Fact is, higher skilled players are the rarity, aren’t they?

    No, I don’t like that. I don’t like that corporations will choose dumbing down, dumping one demographic they acted as if they cared about to reach more a larger demographic/larger pool of money. But that’s how capitalism works – your niche is not profitable enough – you are the weakest link.

    • Anonymous says:

      @Callan: Not exactly. My understanding of SynCaine’s point was that dumbing down the game (without changing the content) shortens the lifespan of the game for most of players (not just the most skilled). Since the livelihood of this genre depends on monthly subscription fees it can have a negative effect on the profitability.

      • Callan S. says:

        If, with the reduced difficulty, it takes the medium skills the same time to get through content as it took the high skills, it still works out. Because A: There are more medium skilled players than there were high and B: You retain more of the low skill players.

        The few, the proud, the unprofitable.

  18. [...] I read Tobold (http://tobolds.blogspot.com/2011/06/syncaine-on-accessibility.html) and Syncaine (http://syncaine.com/2011/06/16/accessibility-killed-rift/) talking about accessibility in MMOs. It’s a neat series of reads on both sides of the issue, and [...]

  19. splendino says:

    Agree 100%

    Sadly it seems to me that this opinion is only held by a minority of players. The most people I talked to about this in Rift welcomed the “easymodes” of 1.2 .

    Whilst most of my guild and me cancelled our accounts after reading the patchnotes (we felt the 5 man content easy before 1.2) , other ppl ingame i talked to about told me :

    – I pay for the game and want to see the full content without putting too much effort in it
    – “Challenging” videogames are just for Elitists
    – “Why easymode??? We still fail at the 5-mans… ”

    to me, it seems like this is a tendency in videogames in general. Becoming more and more a mainstream medium, videogames arent played by “passionate gamers” mainly but by ppl approaching a game more like a cinema they paid a ticket for. They want to be entertained, they do not want to put too much effort into it, it has to be fun without the need of figuring too much out.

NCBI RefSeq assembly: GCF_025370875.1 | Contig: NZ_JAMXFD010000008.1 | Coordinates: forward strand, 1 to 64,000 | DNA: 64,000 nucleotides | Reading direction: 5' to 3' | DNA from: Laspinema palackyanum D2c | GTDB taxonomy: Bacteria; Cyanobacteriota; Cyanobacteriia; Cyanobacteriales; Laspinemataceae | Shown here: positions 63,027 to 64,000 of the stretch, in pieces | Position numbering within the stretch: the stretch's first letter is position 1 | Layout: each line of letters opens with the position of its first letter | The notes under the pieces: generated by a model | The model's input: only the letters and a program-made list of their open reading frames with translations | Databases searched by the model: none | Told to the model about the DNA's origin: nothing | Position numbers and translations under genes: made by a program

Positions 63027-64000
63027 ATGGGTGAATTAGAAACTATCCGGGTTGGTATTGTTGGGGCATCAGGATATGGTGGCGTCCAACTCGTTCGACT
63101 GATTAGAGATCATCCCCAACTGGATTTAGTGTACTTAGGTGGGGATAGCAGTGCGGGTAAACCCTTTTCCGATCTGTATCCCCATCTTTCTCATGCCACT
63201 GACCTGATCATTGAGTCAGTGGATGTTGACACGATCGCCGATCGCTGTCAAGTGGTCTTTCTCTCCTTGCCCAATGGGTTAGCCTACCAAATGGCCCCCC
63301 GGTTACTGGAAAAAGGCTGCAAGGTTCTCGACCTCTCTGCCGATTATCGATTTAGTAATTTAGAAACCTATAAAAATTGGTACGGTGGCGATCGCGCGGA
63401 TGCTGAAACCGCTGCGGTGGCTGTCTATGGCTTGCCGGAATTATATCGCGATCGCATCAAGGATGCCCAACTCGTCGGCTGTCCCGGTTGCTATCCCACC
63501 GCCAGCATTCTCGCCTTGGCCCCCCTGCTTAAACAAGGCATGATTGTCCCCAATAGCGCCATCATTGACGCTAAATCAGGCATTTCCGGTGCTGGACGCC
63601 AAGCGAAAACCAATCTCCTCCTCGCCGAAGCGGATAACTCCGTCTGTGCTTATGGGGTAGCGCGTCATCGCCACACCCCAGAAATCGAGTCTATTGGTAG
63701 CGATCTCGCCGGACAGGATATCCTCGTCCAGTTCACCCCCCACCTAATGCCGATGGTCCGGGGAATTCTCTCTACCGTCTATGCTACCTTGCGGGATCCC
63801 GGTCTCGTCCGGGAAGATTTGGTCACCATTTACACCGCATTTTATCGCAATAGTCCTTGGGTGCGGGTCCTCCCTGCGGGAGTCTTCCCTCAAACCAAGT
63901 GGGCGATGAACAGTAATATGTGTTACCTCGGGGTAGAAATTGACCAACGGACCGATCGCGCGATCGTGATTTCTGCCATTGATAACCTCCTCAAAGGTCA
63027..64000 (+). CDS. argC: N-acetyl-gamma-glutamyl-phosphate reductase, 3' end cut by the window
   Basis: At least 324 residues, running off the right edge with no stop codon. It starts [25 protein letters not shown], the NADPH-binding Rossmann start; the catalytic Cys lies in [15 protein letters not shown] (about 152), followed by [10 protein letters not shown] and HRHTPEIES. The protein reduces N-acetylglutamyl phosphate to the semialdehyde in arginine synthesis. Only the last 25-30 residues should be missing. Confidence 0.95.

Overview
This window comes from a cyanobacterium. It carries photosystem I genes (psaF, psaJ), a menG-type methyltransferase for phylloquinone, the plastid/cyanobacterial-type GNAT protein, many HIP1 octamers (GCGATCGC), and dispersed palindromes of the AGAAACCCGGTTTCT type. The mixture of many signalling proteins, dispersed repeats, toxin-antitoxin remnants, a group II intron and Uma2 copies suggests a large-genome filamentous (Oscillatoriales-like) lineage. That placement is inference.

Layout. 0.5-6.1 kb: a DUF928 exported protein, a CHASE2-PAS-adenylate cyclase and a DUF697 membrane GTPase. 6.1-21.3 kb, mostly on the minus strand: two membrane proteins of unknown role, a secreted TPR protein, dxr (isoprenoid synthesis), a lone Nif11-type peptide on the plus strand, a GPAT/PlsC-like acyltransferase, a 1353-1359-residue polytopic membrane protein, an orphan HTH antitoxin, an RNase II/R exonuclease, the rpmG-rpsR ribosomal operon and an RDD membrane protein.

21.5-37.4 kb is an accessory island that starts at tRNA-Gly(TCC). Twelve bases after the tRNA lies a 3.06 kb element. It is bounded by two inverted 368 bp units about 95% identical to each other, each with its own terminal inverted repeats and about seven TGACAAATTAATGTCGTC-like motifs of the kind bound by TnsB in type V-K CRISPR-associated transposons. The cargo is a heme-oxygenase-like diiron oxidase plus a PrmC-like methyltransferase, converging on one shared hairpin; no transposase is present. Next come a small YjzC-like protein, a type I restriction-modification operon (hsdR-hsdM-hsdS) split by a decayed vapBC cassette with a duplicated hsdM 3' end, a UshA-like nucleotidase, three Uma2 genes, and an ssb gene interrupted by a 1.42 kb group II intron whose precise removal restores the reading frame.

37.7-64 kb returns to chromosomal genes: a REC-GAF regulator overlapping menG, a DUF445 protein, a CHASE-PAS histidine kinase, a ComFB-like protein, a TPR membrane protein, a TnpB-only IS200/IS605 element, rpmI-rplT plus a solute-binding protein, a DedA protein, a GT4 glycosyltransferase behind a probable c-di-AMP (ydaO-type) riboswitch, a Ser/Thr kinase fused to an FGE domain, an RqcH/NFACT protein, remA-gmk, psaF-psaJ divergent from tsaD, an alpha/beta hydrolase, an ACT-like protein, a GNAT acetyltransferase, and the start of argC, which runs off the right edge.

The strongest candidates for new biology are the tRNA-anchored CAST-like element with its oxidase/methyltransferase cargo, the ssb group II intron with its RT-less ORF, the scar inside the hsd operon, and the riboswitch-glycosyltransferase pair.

*sigh*
    anyone remember times when you did your own maps of cities or dungeons (like in bards tale or Wizardry)? Those times have changed into the opposite.

    dont get mad about my english, im not a native speaker …

  20. Jim says:

    The problem I have with the changes is that they simultaneously made it easier and upped the amount of dungeon runs required to get set gear (or really any gear) by a significant amount. That design is what is killing rift for me. See Also: If I want to fill up my planar essence, I need to run a significant amount of expert rifts and raid rifts. These are incredibly easy. It takes us more time to find an open rift than to defeat it.

    The other thing they did is basically invalidate T1s. Half of their level 50 expert dungeon content exists to get a couple pieces of gear to make hit and toughness requirements so you can queue for T2s.

    Running tedious content for weeks over and over again is SOUL NUMBING. I guess the bright side is the raid content is not so demanding that you can’t go in undergeared, but the raid instances are lightyears more difficult than the raid rifts and five mans. That’s not to say they’re particularly hard, just that they are in fact a bit challenging. That makes raids suck even more because we are having to go through everyone’s specs and gear and teach them how to play when we have 20 players instead of five.

    Anyone expecting to roll the ten man instance to prepare for Greenscale’s Blight is in for a rude awakening btw. It is just as tough if not tougher, by design. It’s supposed to be side progression to GSB and RoS.

  21. [...] One of the justifications from Trion concerning nerfing difficulty in Rift was to allow Dungeon Finder groups to complete them. That statement contains a lot of value when broken down, and directly relates back to the topic of accessibility and its effect on MMOs. [...]

  22. wizardling says:

    Cataclysm was so bad (in that it made WoW super linear, so ‘accessible’ there was zero challenge beyond the highest level raids, and encouraged even more ultra-casuals to join – who always bring a new low to online communities – and harder core players to leave) I never even re-subscribed, despite owning the collector’s edition of Cataclysm.

    So it’s a shame Trion and other companies seem willing to run headfirst down the same road to mediocrity. I guess that short term ultra-casual influx is too hard for instant gratification dollar-obsessed to pass up.

  23. [...] in the post “Accessibility killed Rift“) World of Warcraft’s growth rate went from a perfectly stable 2 million subscribers [...]